Card Counter Booted from WSOP – Now He’s Suing

Last year, poker pro Joseph Stiers was poised to make a deep run in the 2017 WSOP Main Event. He had 660,000 chips and was in the top 10 of the leaderboard. But on Day 3 of the event, Rio security grabbed him, handcuffed him, and kicked Stiers out of the casino. Their reasoning: card […]

Last year, poker pro Joseph Stiers was poised to make a deep run in the 2017 WSOP Main Event. He had 660,000 chips and was in the top 10 of the leaderboard.

But on Day 3 of the event, Rio security grabbed him, handcuffed him, and kicked Stiers out of the casino.

Their reasoning: card counting.

Stiers was caught four years ago counting cards at the Horseshoe Baltimore by Caesars Interactive Entertainment (Rio’s and WSOP’s parent company). And the worst part for Stiers is that he didn’t receive his $10,000 Main Event buy-in back.

Now he’s looking for revenge and is suing Caesars Interactive. Keep reading to find out more on this story along with if the poker pro/card counter has a chance.

Stiers Wants Equity from His Chip Stack and the $10k Buy-in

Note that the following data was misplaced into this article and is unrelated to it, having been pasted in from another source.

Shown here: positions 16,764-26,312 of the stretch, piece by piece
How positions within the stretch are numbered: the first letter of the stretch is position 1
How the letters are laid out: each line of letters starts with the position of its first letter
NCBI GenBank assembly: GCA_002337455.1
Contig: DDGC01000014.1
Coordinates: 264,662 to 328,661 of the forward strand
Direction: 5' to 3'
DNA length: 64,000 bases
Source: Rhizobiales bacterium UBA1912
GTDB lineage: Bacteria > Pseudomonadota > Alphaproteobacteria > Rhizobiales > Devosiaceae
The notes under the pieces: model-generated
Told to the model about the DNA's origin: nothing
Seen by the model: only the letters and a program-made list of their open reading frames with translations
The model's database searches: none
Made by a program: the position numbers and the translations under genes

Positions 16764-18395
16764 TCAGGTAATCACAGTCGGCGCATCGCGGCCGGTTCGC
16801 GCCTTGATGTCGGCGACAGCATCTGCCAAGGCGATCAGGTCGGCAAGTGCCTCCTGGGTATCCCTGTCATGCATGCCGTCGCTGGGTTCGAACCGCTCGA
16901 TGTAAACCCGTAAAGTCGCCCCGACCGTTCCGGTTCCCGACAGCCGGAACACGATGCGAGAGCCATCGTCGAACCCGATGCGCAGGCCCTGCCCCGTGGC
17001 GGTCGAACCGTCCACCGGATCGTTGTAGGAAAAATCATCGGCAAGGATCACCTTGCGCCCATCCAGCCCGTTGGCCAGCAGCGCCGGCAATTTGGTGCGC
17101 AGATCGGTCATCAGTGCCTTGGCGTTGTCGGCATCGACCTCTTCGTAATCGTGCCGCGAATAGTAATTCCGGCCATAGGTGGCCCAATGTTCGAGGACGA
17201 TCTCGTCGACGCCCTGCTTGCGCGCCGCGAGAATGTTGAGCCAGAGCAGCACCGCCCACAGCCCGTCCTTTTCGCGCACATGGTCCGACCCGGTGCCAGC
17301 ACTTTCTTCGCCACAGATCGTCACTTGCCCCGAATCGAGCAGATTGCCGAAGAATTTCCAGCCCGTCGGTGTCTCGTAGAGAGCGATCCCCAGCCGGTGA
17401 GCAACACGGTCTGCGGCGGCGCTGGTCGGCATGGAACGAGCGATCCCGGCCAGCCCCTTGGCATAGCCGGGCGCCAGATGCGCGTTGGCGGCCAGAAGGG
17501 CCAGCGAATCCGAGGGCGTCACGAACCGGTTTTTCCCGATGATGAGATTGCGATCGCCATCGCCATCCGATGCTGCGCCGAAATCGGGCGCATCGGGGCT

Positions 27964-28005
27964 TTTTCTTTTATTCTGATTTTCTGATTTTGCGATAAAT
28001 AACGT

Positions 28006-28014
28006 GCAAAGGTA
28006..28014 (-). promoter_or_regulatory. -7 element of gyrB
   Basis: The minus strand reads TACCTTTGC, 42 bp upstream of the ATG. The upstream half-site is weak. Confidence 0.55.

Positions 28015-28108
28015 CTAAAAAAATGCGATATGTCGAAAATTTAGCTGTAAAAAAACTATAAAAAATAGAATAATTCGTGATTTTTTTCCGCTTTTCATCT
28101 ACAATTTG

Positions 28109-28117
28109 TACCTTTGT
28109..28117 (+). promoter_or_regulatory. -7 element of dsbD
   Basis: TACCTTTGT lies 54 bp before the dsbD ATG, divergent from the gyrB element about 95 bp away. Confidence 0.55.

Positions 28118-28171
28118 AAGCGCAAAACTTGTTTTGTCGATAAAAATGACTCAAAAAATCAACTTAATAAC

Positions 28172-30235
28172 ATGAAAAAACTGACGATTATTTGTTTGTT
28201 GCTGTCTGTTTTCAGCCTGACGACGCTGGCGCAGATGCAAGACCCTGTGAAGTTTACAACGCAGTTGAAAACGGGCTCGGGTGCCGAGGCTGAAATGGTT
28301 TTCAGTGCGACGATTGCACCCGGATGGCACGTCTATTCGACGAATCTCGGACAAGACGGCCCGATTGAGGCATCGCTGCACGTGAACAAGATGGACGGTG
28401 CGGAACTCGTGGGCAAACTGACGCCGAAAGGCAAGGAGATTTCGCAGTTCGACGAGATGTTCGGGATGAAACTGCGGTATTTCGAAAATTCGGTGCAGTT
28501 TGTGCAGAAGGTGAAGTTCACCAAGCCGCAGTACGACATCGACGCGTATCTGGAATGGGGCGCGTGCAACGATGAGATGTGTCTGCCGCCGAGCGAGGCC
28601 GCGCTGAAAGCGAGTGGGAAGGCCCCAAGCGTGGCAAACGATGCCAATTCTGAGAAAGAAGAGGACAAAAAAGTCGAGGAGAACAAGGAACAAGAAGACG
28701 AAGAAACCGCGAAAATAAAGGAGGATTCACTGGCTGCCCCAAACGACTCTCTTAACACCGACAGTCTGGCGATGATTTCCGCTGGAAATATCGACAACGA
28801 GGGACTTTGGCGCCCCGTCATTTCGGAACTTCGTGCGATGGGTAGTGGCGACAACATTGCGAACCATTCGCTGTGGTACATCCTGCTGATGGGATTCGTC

It’s no surprise that Stiers is seeking to recover his $10k buy-in. However, he also believes that he’s entitled to “equitable and injunctive relief” as well as punitive damages.

Going further, Stiers argues that being kicked out of the tournament and not receiving his buy-in back ruined his bankroll.

“Caesars/WSOP had always accepted my money and retained my money when I was losing poker tournaments, which totaled to over $200,000,” his court papers read.

“But only enforced this trespass eviction during a tournament when I was in a position to win up to $8 million and had around $150,000 in current chip equity.”

Stiers Used Alias to Enter Previous WSOP Tournaments

One damning part of this case on Stiers’ behalf is that he previously played in WSOP events under an alias. He’s used the name Joseph Conorstiers (combo of middle & last name) to enter tournaments.

Conorstiers placed 640 in the 2016 WSOP Main Event ($18,714), and 828th place in a 2016 WSOP $1,500 NL tournament ($2,511).

Stiers is banned from Caesars Interactive properties. So the fact that he’s using an alias and claiming that his hometown is Washington D.C. (he’s from nearby Maryalnd) doesn’t bode well for his case.

 

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